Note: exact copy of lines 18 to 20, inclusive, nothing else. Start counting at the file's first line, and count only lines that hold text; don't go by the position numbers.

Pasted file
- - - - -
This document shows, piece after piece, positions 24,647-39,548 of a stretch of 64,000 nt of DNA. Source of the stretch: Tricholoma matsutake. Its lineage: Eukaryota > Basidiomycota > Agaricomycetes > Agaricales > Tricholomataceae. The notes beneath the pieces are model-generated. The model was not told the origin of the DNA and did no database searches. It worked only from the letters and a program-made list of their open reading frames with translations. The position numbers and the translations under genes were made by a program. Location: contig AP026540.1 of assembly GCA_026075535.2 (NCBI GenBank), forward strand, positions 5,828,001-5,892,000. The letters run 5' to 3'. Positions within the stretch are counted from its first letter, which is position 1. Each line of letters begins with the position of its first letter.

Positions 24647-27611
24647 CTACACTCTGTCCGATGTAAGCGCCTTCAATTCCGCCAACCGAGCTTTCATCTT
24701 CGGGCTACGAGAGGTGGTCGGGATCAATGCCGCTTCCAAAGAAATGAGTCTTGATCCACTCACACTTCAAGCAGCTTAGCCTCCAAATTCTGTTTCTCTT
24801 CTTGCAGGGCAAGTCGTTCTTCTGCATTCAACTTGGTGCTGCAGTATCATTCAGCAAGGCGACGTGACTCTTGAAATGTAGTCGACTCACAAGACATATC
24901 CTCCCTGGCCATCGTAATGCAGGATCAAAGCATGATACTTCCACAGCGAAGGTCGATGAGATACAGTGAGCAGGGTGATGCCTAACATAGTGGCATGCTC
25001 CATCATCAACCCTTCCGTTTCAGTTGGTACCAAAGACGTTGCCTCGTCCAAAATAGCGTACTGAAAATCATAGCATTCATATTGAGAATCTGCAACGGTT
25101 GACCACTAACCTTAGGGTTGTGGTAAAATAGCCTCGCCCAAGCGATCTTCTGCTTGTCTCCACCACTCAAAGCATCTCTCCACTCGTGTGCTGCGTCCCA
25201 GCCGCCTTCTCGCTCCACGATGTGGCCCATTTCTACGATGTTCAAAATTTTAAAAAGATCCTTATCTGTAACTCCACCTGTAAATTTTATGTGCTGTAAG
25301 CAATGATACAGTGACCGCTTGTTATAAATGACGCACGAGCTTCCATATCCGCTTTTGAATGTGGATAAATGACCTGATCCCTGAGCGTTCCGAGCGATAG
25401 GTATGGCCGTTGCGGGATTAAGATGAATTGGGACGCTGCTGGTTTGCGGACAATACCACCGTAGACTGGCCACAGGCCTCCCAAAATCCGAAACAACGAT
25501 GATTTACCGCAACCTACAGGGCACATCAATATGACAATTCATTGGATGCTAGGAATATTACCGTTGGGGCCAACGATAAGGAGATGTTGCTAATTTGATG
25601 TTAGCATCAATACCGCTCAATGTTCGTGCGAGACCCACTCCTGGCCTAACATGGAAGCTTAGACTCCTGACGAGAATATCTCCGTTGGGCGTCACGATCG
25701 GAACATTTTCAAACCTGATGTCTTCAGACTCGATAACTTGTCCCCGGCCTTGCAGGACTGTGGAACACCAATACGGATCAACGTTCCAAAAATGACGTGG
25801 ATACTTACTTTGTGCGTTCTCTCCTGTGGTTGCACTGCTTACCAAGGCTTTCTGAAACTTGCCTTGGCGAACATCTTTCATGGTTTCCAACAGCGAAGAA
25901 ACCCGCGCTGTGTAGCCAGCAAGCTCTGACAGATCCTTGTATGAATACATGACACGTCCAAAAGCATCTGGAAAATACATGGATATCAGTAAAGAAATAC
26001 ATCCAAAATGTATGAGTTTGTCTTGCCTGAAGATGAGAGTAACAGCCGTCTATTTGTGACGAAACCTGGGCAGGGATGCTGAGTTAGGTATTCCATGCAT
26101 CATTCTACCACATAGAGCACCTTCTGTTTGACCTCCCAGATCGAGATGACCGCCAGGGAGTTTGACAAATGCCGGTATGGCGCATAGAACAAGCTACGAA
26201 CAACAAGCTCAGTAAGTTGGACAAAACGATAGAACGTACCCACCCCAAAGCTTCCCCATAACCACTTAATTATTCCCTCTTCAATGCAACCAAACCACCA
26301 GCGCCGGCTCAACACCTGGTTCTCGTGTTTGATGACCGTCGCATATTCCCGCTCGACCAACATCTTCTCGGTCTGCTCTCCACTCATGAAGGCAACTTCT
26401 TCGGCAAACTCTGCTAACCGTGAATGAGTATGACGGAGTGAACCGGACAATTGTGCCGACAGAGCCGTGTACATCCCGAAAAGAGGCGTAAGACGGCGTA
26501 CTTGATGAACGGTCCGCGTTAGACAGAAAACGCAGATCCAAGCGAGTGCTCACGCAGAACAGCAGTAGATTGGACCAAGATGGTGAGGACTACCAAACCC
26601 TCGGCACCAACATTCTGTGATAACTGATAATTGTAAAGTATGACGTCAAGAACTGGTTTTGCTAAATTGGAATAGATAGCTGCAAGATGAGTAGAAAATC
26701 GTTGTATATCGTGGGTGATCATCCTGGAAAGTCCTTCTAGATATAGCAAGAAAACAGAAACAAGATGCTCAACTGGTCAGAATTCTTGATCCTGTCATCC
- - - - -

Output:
26101 CATTCTACCACATAGAGCACCTTCTGTTTGACCTCCCAGATCGAGATGACCGCCAGGGAGTTTGACAAATGCCGGTATGGCGCATAGAACAAGCTACGAA
26201 CAACAAGCTCAGTAAGTTGGACAAAACGATAGAACGTACCCACCCCAAAGCTTCCCCATAACCACTTAATTATTCCCTCTTCAATGCAACCAAACCACCA
26301 GCGCCGGCTCAACACCTGGTTCTCGTGTTTGATGACCGTCGCATATTCCCGCTCGACCAACATCTTCTCGGTCTGCTCTCCACTCATGAAGGCAACTTCT